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This is a different question from my previous question Difference between a partial selector and a selector, however I am going to repeat the preamble...

In Kharazishvili's "Nonmeasurable Sets and Functions" there is the following theorem:

There exists a subset $X$ of $\mathbb{R}$ which is a Vitali set and a Bernstein set.

The proof begins as follows:

Let $\alpha$ denote the first ordinal of cardinality the continuum. Let {$x_{\xi} : \xi < \alpha$} be an injective family of all points of $\mathbb{R}$ and let {$F_{\xi} : \xi < \alpha$} denote an injctive family of all uncountable closed subsets of $\mathbb{R}$. Similarly to the classical Bernstein construction, we define, by applying the method of transfinite recursion, an injective family {$x_{\xi} : \xi < \alpha$} of points in $\mathbb{R}$. Suppose that, for an ordinal $\beta < \alpha$, the partial family of points {$x_{\xi} : \xi < \beta$} has already been constructed.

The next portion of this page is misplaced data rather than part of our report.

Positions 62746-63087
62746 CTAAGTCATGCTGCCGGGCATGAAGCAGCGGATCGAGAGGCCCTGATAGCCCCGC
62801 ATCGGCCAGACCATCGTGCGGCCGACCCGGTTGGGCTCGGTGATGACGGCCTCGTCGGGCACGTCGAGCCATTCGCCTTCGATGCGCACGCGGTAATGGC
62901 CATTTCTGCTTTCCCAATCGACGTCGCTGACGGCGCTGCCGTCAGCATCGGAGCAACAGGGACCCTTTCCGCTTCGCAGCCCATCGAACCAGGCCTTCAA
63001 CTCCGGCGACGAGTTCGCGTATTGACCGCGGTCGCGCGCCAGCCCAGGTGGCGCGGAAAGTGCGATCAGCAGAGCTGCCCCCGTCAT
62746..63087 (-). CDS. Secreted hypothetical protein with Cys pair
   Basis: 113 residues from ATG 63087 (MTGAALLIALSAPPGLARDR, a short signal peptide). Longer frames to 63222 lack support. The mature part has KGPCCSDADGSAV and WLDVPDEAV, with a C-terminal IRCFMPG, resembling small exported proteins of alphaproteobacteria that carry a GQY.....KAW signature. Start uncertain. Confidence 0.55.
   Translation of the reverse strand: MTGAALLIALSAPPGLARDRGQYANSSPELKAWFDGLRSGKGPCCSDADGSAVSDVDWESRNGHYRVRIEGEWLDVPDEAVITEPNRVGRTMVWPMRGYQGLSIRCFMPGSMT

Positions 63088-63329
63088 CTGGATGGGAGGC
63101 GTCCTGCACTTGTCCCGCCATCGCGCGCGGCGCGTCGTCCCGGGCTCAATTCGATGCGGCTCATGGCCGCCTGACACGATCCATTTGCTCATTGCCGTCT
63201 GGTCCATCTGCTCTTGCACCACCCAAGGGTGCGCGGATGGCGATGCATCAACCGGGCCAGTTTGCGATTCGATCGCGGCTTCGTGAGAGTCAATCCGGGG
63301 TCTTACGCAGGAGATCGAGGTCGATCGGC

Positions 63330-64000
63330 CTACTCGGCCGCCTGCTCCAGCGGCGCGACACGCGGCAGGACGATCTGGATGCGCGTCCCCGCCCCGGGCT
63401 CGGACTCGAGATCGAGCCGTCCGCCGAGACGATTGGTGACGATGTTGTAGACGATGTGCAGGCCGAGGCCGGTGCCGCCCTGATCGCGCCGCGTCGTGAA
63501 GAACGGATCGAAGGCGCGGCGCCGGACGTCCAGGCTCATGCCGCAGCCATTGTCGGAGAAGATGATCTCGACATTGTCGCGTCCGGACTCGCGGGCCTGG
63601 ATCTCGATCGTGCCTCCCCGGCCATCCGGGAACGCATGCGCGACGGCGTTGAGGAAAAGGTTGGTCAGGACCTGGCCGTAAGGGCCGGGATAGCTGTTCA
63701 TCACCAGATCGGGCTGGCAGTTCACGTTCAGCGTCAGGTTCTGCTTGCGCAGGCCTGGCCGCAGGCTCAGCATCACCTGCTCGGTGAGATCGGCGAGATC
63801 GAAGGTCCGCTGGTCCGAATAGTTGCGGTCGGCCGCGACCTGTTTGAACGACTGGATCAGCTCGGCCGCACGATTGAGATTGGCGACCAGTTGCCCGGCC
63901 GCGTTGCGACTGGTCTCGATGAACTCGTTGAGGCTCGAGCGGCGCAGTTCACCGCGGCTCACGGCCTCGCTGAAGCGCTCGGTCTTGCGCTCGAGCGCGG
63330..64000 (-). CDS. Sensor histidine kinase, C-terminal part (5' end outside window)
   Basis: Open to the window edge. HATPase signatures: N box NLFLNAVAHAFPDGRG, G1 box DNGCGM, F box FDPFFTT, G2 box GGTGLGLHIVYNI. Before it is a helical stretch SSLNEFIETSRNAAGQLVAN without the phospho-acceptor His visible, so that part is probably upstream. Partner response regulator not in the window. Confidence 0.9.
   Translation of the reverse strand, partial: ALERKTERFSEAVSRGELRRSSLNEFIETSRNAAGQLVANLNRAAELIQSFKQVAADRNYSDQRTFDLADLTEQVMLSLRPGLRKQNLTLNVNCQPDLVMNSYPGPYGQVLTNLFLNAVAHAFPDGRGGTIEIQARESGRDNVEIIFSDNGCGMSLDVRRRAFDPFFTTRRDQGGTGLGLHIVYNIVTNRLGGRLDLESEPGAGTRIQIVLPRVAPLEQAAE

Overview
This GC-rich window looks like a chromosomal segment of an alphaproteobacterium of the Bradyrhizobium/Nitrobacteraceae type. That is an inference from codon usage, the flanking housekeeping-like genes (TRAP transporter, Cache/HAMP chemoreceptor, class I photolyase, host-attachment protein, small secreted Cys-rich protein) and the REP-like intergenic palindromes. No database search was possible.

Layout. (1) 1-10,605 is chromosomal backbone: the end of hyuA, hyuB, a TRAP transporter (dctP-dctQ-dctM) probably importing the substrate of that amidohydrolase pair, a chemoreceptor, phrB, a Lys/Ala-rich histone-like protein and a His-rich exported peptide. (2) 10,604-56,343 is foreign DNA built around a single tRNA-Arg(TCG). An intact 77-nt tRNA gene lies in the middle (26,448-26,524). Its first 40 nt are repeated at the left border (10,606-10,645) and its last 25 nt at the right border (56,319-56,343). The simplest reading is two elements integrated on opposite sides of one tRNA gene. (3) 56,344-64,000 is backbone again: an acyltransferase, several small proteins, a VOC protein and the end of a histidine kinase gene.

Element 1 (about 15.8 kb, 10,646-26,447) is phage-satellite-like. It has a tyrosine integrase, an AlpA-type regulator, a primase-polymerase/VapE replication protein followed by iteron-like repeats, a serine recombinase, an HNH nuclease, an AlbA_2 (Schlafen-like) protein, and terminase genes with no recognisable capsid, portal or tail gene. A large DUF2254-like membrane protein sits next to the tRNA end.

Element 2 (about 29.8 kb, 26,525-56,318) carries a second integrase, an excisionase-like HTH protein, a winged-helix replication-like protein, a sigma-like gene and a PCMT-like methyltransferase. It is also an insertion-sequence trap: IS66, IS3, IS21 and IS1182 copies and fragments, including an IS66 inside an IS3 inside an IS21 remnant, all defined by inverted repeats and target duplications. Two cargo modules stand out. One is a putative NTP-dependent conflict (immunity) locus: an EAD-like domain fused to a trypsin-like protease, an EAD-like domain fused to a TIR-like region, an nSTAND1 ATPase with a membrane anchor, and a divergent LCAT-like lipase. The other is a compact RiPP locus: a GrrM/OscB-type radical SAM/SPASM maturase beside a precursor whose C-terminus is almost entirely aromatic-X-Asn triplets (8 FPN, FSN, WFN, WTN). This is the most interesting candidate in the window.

We are now going to depart from the proof a little...

Let $A \subseteq \mathbb{R}$ be uncountable. Consider the set

$Z_{\beta} = \cup${$x_{\xi} + A : \xi < \beta$}.

Take any element $z \in F_{\beta}\backslash Z_{\beta}$ and put $x_{\beta} = z$. In this way, we construct a family of points
{$x_{\xi} : \xi < \alpha$}. Now we define:

$X =$ {$x_{\xi} : \xi < \alpha$}.

My question is can $X$ be non-measurable?

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Since you allow $A$ to be any uncountable subset of the reals, how do you ensure that $F_\beta\setminus Z_\beta$ is nonempty so that you can choose $z$? – Andreas Blass Jun 17 '11 at 16:13
Sorry yes, I had thought of that, but not followed it through properly... in the case $F_{\beta}\backslash Z_{\beta}$ is empty we put $x_{\beta} = 0$... it's a bit ugly, but I don't think it makes any difference to the question (other than to ensure X is defined)... – George Lazou Jun 17 '11 at 17:39

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